I first met Dr. Milewski while researching options in the Canadian annuity world. He is widely known for his extensive work in retirement solutions for Canadian investors such as tontins and annuities. So, what exactly came up with these two? Guardian LP has made three products:

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Guardpath Managed Deccumulation 2042 Fund: It seeks to provide attractive and stable cash flow over a period of 20 years through sophisticated risk management techniques with an aim to enhance the longevity of the portfolio. Guardpath Modern Tontin 2042 Trust: It aims to provide significant payouts to surviving unitholders over 20 years based on compounding growth and pooling of survivor credits. Hybrid Tontin Series: It perfectly combines the strengths of GuardPath Managed Deccumulation and GuardPath Modern Tontin to provide a holistic solution for retirement.

Let’s look at an example of my favorite option: the Hybrid Tontin series. Guardian Capital provides a free calculator for use on their site.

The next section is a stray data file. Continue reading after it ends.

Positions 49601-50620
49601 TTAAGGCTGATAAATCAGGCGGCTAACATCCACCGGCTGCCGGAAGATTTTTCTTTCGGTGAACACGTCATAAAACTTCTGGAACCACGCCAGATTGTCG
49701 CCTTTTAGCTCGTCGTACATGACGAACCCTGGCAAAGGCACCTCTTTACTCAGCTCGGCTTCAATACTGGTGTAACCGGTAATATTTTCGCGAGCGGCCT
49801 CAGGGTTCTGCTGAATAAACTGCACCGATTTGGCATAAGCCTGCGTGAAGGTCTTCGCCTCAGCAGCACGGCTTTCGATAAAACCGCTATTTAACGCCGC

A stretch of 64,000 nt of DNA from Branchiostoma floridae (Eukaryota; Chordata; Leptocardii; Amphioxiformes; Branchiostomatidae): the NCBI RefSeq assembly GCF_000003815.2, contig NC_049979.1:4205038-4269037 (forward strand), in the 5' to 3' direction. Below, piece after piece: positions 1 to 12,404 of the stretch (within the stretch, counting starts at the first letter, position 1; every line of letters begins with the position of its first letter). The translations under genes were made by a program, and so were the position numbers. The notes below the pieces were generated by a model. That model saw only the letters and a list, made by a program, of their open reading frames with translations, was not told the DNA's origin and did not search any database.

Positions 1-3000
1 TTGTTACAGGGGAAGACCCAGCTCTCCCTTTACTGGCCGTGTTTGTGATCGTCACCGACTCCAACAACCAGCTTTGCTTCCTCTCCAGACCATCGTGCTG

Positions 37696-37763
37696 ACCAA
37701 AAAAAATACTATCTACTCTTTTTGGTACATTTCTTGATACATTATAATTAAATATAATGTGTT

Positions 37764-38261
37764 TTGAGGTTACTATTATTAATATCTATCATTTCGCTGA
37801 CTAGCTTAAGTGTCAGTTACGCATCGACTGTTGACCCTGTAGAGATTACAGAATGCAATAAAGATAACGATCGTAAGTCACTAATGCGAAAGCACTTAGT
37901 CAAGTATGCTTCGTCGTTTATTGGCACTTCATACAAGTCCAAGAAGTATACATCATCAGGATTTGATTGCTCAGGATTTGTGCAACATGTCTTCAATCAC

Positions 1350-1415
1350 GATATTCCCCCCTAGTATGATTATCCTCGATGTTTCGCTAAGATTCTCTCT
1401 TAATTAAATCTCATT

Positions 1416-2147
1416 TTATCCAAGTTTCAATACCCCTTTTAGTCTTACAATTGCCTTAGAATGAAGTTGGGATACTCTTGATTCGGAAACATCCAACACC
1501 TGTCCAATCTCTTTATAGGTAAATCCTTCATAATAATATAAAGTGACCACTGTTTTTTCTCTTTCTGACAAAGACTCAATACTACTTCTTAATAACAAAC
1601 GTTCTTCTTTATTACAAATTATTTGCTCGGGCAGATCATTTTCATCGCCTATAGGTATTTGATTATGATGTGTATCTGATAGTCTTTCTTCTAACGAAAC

Source: Guardian Capital

So, this calculator is saying that if you invested $100,000 in this product today (and must have been born between January 1, 1957 and December 31, 1961) to be eligible, then Guardian Capital estimates that you will receive an income of Rs. Will receive $6,500 in distribution. Then, if you haven’t been to the “great tax haven in the sky” until 20 years after you made the investment, you’ll be eligible to receive a one-time “tontin” payment. In this example case, you would receive $81,783 at a time in your life when many Canadians are concerned about increased expenses.